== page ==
When we asked what’s in Samsung NEXT’s “secret sauce,” Bechhold explained that the firm is “fortunate so that we have access to a huge company of platforms who give us insider knowledge on where the future is headed, and that helps us determine which opportunities are relevant [or] not. I think having some idea of what the roadmap will be for Samsung products and where they’re headed and likely opportunities helps to determine whether a collaboration opportunity is likely.”

She stated that NEXT Ventures is there to complement any efforts Samsung’s LP is doing, saying the investment firm is about discovering new opportunities and working with startups in those areas. Bechhold shared what Samsung is looking for when it comes to virtual and augmented reality, the Internet of Things, AI, and data sectors where investments will be made:

  • Augmented Reality: “AR is a fascinating space because people think it’ll be bigger than virtual reality. It doesn’t require the same upfront purchase price and is a very different experience. What these are going to be are platforms that will let it expand beyond what Pokémon Go can do — how do you make it easier to build and distribute AR content?”
  • Internet of Things: “Our first thesis was around the connected home — it’s why we acquired SmartThings. The second extension was car and automotive, a natural extension of where people spend time, and an open platform was a fit. We’re starting to see this area develop very rapidly. SmartThings continues to expand into the home, and Samsung is eager to deliver great consumer experiences in the car from point A to B through seamless connected experiences.”
  • Artificial Intelligence: “This is something that’s going to touch every enterprise and consumer application going forward. As a first step, we acquired Viv Labs, and obviously we are launching experiences around the technology. We’re thinking about what are the core supplemental technologies and what are the ways AI can enhance experiences with devices. We’re trying to identify the first verticals for applications and the best companies in the verticals.”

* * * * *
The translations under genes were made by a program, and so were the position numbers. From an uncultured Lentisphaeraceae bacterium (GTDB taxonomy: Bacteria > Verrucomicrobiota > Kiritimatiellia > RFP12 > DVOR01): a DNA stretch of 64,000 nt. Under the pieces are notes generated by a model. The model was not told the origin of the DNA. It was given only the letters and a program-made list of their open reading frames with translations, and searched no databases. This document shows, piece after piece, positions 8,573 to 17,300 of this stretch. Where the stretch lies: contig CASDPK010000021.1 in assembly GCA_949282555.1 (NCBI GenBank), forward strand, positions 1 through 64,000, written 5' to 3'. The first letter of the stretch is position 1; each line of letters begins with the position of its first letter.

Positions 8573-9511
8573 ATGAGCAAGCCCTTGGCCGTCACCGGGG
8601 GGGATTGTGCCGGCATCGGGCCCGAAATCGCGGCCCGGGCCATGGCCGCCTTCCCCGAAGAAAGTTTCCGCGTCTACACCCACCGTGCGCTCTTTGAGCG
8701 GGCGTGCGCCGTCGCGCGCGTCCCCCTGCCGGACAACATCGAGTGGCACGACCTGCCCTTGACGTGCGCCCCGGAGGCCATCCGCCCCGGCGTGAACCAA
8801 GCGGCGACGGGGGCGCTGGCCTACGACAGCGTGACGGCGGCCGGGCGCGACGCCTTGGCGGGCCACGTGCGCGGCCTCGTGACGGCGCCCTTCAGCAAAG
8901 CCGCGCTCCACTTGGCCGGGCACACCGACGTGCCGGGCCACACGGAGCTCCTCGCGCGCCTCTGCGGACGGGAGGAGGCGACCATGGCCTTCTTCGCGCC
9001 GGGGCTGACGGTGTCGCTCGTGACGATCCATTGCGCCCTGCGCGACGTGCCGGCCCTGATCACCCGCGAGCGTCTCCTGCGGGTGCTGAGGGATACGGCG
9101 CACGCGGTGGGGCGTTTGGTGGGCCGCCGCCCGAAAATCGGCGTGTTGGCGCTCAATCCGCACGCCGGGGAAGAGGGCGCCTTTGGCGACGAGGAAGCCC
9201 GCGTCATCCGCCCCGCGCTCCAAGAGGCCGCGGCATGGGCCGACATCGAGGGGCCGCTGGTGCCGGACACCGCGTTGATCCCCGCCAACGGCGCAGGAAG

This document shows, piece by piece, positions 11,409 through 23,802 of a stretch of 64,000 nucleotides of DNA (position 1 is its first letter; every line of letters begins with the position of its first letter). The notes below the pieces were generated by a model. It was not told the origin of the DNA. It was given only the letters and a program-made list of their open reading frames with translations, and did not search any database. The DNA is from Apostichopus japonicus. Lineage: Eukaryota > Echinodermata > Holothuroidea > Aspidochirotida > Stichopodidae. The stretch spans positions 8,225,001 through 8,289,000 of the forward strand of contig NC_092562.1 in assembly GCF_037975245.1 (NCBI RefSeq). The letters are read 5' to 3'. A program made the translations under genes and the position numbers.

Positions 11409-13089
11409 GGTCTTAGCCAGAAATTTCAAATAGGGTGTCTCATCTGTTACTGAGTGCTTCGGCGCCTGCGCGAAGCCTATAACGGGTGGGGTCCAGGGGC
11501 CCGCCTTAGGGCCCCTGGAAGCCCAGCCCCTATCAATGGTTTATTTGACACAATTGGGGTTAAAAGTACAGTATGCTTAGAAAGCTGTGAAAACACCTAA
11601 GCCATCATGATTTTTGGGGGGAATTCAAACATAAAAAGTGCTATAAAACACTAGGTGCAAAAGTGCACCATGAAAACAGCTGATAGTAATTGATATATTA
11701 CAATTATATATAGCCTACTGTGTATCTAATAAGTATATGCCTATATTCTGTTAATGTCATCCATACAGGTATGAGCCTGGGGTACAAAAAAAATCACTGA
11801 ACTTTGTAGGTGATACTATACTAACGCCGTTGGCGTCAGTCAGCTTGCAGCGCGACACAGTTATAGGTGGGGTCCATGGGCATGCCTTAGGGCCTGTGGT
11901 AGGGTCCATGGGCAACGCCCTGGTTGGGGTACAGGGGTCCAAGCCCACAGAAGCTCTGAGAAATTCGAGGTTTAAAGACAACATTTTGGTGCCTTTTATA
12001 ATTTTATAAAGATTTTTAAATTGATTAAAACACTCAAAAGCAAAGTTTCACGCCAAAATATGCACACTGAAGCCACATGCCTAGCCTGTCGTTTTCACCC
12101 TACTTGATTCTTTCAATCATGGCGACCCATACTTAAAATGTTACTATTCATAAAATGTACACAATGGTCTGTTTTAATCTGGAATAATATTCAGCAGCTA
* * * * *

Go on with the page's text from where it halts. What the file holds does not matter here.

• Data: “We’re thinking a lot about the opportunities around using the data people make available and what’s being collected. How can you take the data, analyze it, and make it useful? In most cases, it will be [business-to-business-to-consumer].”

While portfolio companies get to be associated with Samsung, that doesn’t mean that they’re going to be given wide access to the toys Samsung has. Bechhold said that this can vary by startup. Some may just need VR headsets or deep integration into its technology, in which case Samsung would provide access from its research and development group. It’s about “what Samsung can offer and what startups need,” Bechhold explained.

“A big part of our job is thinking ahead, not just 6 to 12 months, but 3 to 10 years out and identifying trends and opportunities that will transform the experience for our users. We have full autonomy,” she summarized.

In January, Samsung NEXT ventures announced 10 new startups that have benefited from its fund: Converge Industries, Dashbot, Entry Point VR, Filament, Intezer, LiquidSky, Otto Radio, 2Sens, SafeDK, and Virtru. The firm has offices in San Francisco, New York, Tel Aviv, and Europe. It’s also exploring the possibility of expanding into Asia. While it’s U.S.-managed, Samsung NEXT Ventures will make investments anywhere in the world.

Updated as of 9:43 a.m. Pacific on Monday: Amended post to state that Samsung NEXT ventures is complementary to other efforts by the company.